I Spent the Day Talking to Tourists Outside Museums That Are Closed for the Government Shutdown

A sign outside the Smithsonian National Air and Space Museum states that the museum is closed because of a partial government shutdown in Washington.
A sign outside the Smithsonian National Air and Space Museum states that the museum is closed because of a partial government shutdown in Washington.
Saul Loeb/AFP/Getty Images

As the partial government shutdown stretches into its third week, the National Mall in Washington, D.C., now resembles a ghost town. The Mall is home to a host of government-funded Smithsonian museums that normally make it a bustling public space. Though some of the museums managed to stay open over the holidays with funding reserves, all 21 of the Smithsonian facilities ultimately had to close last week. Pretty much the only souls roaming the Mall as of Monday were disappointed tourists.

While the shutdown is no doubt affecting government workers and food stamp recipients far more acutely, it’s also hampering the tourism industry in D.C., which has had to find workarounds for many in-demand attractions that are now inaccessible.

Over the course of a brisk and overcast morning, I staked out the entrances of the Museum of National History and the Air and Space Museum to speak with tourists who were apparently unaware of the closures. I saw roughly two dozen people try and fail to enter the buildings.

Most of these would-be visitors followed the same routine. First, they’d ascend the stairs and come face-to-face with the white placards announcing the museums’ closures. Their bodies would deflate, and some would cuss under their breaths, while others would let out a short wail. Then, in the off chance that the sign had been placed there in error, they’d try opening the door. When that didn’t work, they’d peer through the darkened glass to check for signs of activity or, perhaps, Night at the Museum–type shenanigans. Finally, since they’d already made the trip, they’d take a picture of the shuttered building. A couple people even posed with the “We apologize for the inconvenience” sign.

In order to better understand my subjects, I tried this routine myself. I’ve got to say, it really does bruise the spirit. There’s nothing quite like having your hopes dashed upon tugging on a locked door.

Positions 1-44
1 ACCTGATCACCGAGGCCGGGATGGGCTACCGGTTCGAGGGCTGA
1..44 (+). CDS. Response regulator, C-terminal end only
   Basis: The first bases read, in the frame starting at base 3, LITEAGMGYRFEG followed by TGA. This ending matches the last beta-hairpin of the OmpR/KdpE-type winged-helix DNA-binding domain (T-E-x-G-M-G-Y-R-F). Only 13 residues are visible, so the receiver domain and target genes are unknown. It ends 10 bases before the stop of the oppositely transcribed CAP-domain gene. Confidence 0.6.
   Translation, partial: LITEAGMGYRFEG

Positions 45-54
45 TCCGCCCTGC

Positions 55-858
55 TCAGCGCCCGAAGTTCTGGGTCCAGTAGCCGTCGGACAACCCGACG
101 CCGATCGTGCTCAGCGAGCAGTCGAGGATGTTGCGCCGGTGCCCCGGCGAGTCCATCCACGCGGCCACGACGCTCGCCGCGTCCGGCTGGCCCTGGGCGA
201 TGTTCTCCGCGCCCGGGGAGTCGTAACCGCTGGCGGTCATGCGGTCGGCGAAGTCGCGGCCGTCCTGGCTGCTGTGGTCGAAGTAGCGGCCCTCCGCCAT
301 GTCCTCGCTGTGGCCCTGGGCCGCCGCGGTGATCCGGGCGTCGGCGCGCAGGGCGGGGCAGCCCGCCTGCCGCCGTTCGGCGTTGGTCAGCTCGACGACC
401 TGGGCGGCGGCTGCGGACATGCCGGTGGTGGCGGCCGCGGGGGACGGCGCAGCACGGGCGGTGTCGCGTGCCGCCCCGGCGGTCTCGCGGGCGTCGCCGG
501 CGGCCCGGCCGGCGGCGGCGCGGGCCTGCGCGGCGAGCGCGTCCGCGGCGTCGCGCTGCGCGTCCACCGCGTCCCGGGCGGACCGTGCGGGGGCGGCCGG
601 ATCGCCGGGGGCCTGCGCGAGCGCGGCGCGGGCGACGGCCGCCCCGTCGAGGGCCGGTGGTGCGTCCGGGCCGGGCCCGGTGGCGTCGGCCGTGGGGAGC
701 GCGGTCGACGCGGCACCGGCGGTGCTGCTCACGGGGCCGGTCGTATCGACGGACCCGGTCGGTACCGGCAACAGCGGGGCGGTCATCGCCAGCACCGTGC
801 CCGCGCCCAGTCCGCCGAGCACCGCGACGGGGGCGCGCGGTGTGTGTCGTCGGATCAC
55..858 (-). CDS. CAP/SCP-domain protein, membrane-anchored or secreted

The people I spoke to expressed varying levels of disappointment. Daniel told me that he had traveled from Argentina just to see the museums. When asked what he planned to do for the rest of his vacation, he responded, morosely, “Probably stay in my hotel.” He plans to come back every day before he leaves in the event that one opens. When I told him that the government would need to re-open for that to happen, he said, “I don’t know. I’ll still try.”

Bak, from Georgia, said he and his family had tried to visit the museum on Sunday. He came back thinking that the museum might just have been closed because it was the weekend. “We’re disappointed because, so far, we’ve only been able to see the Bureau of Engraving,” he said, adding that they were leaving for home later Monday.

Most of the people I spoke to didn’t have strong opinions one way or the other on the shutdown, and some didn’t even seem aware that it was going on. Asked for his thoughts on the current political impasse, Nick from Pennsylvania said, “I just want this museum to open up honestly.” Ron, visiting from New Jersey, said, “It just seems kind of silly to me … like a made-up problem.”

Angie, who came to the Air and Space Museum with a bus full of Chinese tourists, told me that they now plan to spend most of their time at the Lincoln and Jefferson memorials. The Washington Post reports that tour groups have been frequenting privately owned museums like the Newseum and Madame Tussauds, while local businesses have been putting on events to try to increase foot traffic.

Outside the National History Museum, I saw a woman begin the long, involved process of transferring her two toddlers from their car seats to a stroller. As she was swaddling them for warmth, I considered approaching her to say that she’d be unable to enter, but I decided that it might be too presumptuous. In retrospect, I should have said something because the woman, Janelle, later told me that she had driven 50 minutes from Virginia just to see the museum and had already paid for two hours of parking.

“I feel so bad that I didn’t check the website,” she said. “I should have known that the government shutdown closes everything.”

She said that one of her tenants is a government employee and had asked for a rent extension, because a paycheck wouldn’t be arriving for the foreseeable future. “I can’t say no,” she said.

Janelle asked to use my phone to get directions to the International Spy Museum. When she found out that it was closed for the month, she threw up her hands and yelled, “OK, babies, let’s go home.”